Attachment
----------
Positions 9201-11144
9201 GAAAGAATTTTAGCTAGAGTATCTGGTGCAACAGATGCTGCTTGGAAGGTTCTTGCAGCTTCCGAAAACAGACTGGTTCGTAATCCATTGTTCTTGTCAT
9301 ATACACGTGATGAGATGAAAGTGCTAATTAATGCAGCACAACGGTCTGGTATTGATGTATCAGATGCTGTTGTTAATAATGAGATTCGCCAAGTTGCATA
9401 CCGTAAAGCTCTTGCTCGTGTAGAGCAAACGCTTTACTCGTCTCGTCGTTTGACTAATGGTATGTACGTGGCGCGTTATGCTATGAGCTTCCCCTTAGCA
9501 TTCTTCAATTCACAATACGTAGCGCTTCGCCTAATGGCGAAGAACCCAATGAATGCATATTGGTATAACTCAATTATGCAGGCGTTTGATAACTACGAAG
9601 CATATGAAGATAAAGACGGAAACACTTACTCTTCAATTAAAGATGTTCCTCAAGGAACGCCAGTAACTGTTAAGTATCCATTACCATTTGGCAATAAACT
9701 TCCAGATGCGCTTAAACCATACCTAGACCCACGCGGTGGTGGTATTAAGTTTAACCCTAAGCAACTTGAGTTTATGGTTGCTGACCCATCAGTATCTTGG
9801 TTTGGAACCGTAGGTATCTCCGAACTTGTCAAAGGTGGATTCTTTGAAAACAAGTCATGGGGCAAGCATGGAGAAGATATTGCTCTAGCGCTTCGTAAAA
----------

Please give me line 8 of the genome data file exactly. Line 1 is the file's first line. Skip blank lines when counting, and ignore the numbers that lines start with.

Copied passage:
9801 TTTGGAACCGTAGGTATCTCCGAACTTGTCAAAGGTGGATTCTTTGAAAACAAGTCATGGGGCAAGCATGGAGAAGATATTGCTCTAGCGCTTCGTAAAA